In a nation long used to food scandals of various kinds, China now confronts its latest scandal -- selling pork from diseased pigs.
More than 1,000 tonnes of contaminated pork meat and 48 tonnes of cooking oil, made from the meat, have been seized by the police, in an operation that began in 2014 across 11 provinces. Over 110 people have been arrested on suspicion, said a Public Security Ministry statement.
The Pork Scandal of 2014
The scandal involves 11 different syndicates, alleged to have purchased diseased pigs from farmers at cut-rate prices and later illegally processing them into bacon, ham and oil.
The syndicates obtained the pigs by bribing government livestock insurance agents, who are also to be prosecuted. The modus operandi involved the agents alerting syndicates when insurance claims were filed, allowing them to buy the pigs, once their deaths have been verified.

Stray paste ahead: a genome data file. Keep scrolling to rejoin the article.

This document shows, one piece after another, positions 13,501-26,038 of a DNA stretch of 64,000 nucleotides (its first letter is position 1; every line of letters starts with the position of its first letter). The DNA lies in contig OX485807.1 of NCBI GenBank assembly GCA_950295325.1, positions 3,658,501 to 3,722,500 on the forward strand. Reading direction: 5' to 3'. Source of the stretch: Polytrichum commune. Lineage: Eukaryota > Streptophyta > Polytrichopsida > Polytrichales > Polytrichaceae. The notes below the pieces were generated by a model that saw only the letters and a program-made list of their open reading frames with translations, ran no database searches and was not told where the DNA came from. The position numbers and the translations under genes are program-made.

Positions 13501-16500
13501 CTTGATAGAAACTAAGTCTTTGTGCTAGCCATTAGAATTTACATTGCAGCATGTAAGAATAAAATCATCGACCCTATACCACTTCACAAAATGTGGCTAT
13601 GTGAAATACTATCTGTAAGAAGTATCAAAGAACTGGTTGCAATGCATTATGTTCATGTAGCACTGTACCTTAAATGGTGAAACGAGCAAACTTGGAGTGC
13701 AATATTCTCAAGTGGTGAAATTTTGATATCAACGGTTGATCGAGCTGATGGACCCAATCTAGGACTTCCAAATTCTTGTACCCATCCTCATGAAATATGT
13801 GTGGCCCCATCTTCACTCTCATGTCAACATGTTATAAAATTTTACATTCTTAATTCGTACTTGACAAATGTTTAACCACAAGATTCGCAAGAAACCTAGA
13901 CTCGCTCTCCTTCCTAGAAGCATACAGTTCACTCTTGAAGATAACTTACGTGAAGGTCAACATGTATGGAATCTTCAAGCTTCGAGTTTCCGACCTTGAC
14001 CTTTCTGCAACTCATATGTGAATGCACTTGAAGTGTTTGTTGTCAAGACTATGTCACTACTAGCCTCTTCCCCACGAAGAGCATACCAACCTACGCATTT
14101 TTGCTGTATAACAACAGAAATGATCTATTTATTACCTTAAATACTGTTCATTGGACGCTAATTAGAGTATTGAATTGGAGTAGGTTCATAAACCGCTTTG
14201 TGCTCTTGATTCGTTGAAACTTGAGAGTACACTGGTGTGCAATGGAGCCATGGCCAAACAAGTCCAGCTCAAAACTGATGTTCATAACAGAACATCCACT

The value of the seized pork and oil is said to amount to 100 mn yuan or about $16mn. The statement read that 75 suspects have already been sent for prosecution.
The nation has witnessed a spate of food safety scandals, ranging from bogus baby food formula to the sale of 'gutter oil,' processed from garbage and scraps, sold to restaurants for cooking, read Boston Herald.
China's Pork Miracle?
China is the world's largest producer and consumer of pork, with per-capita consumption for 2012 reading 86 pounds, up from 70 pounds in 2002. China accounts for almost half of the world's pork consumption.
The government has long supported the increased intake of pork with subsidies and favorable terms for agri-business firms, who tie up with smallholder farmers and buy the livestock. Recently industrialised pork production has received increased support from the Chinese public, who view such meat to mean more strictly regulated and therefore safer to consume.
Rabobank expects the first quarter of 2015 to see Chinese pork prices rise with the approach of Spring Festival. The year could also see many small and mid-sized consolidating and industrial meat production increasing to meet the demand.
In 2014, the Chinese preferred pork in the form of 68% as fresh meat, 17% as chilled meat and 15% as further processed products.